The rhetoric of hard work
If there’s anything more divisive, lazy and offensive in politics than the rhetoric of hard work, I’ve yet to come across it.
Why, you may wonder, would I have anything against hard work? I don’t. If you’re lucky enough to have a job you enjoy, hard work through choice is a pleasure. Apart from that, anyone who is sane hates hard work.
Yet politicians from all parties love to evoke a Britain of hard–working families. This is shame faced finagling as there are plenty of people out there who don’t work hard, fulfilling a mundane, possibly pointless role in return for their salary, while the majority of politicians come from a privileged, public school background.
For those who do work hard (or have to work hard) this romanticism is offensive. Hard work should be a source of anger; instead, it’s used as a means of keeping people in their place. There’s a clear suggestion that if you’re not working hard you’re doing something wrong, that your job is at risk.
But the most pernicious use of the rhetoric of hard work is when politicians attack the unemployed. Every now and again the Conservatives will trot out a campaign appealing to our beloved hard–working families. Why should you, they’ll argue, earn less money than some feckless, lazy dude who laughs at you while he refuses to work?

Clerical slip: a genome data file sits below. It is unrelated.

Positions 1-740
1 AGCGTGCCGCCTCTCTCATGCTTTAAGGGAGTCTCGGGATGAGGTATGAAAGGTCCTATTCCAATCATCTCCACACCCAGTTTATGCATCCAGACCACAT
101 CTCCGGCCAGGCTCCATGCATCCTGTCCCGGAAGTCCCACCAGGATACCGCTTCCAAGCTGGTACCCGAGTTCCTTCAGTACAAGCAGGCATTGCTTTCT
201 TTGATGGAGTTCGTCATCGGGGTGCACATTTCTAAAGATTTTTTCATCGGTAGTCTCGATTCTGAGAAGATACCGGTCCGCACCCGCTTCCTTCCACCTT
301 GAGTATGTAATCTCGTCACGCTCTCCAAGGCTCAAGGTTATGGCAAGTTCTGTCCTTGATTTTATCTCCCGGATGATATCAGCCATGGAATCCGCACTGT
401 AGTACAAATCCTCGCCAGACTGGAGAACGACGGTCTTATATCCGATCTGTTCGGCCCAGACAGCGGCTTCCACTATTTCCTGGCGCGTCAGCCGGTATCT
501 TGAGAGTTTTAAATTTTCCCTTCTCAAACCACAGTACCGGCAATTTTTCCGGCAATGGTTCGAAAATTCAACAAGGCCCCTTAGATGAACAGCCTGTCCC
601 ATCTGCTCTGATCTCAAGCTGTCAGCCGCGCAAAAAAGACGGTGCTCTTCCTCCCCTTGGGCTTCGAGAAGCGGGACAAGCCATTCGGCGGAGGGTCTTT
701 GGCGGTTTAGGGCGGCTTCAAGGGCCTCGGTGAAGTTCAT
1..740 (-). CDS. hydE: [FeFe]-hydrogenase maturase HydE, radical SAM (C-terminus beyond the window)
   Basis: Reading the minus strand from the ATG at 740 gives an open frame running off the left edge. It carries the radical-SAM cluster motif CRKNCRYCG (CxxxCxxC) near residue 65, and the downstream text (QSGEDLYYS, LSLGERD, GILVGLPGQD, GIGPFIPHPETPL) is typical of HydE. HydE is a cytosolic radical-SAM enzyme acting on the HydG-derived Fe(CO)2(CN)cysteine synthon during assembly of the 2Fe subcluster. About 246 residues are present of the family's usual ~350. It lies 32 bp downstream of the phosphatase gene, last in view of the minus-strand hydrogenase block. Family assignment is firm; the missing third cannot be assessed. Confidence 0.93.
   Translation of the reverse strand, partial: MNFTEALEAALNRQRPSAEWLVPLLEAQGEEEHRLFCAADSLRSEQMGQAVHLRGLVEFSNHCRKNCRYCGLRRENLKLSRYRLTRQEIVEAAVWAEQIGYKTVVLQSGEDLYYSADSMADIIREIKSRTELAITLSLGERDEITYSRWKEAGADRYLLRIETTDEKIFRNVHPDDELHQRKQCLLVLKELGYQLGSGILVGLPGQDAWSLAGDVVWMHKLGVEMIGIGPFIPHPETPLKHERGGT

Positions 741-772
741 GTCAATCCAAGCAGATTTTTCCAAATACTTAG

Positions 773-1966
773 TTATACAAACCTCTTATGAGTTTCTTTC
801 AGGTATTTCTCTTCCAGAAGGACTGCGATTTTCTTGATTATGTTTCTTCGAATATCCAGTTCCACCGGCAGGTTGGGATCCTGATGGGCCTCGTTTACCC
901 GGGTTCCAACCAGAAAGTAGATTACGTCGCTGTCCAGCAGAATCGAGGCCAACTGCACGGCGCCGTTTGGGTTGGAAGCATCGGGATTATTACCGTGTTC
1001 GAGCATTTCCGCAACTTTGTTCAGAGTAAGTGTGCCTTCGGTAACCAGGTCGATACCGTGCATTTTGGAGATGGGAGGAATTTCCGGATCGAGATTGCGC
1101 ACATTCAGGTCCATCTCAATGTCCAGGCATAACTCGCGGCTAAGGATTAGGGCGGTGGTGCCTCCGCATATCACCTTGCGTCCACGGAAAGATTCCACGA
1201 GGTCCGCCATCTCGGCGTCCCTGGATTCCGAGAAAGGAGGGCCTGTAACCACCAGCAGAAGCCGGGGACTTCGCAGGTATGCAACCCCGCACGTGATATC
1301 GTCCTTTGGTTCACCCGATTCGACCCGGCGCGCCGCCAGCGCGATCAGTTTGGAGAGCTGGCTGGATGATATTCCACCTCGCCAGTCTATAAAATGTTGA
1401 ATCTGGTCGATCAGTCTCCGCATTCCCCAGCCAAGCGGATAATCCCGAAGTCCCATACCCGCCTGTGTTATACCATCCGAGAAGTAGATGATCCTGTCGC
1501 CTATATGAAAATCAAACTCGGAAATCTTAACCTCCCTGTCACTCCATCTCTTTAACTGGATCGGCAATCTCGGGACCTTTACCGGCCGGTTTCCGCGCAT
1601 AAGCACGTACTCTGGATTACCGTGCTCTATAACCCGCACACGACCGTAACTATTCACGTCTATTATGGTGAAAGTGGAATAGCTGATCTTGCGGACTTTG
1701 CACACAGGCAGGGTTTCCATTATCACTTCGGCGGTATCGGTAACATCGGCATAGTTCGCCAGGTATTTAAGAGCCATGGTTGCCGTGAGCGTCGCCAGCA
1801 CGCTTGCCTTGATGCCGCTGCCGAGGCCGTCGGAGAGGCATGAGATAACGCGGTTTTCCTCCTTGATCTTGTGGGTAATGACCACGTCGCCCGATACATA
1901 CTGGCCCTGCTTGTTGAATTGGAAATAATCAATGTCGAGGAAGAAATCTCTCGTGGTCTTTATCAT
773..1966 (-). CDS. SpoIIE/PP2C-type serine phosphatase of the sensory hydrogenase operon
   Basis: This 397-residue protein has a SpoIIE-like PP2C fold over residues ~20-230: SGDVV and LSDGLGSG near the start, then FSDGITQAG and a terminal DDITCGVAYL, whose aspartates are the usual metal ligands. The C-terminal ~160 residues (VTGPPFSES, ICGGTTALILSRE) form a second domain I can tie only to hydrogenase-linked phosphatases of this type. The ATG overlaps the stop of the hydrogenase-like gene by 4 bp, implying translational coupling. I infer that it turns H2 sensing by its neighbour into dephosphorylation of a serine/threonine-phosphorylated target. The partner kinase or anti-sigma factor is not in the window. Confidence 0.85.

Apart from the fact that it’s absurd to generalise the unemployed to such a degree, it deflects attention from the real problem. What hard–working families should be asking is why they’re having to work so hard in order to earn no more than a family receiving state benefits. Or to put it another way: Why do so many Sainbury’s workers receive tax credits while their employer records profits of £405m over a six month period?
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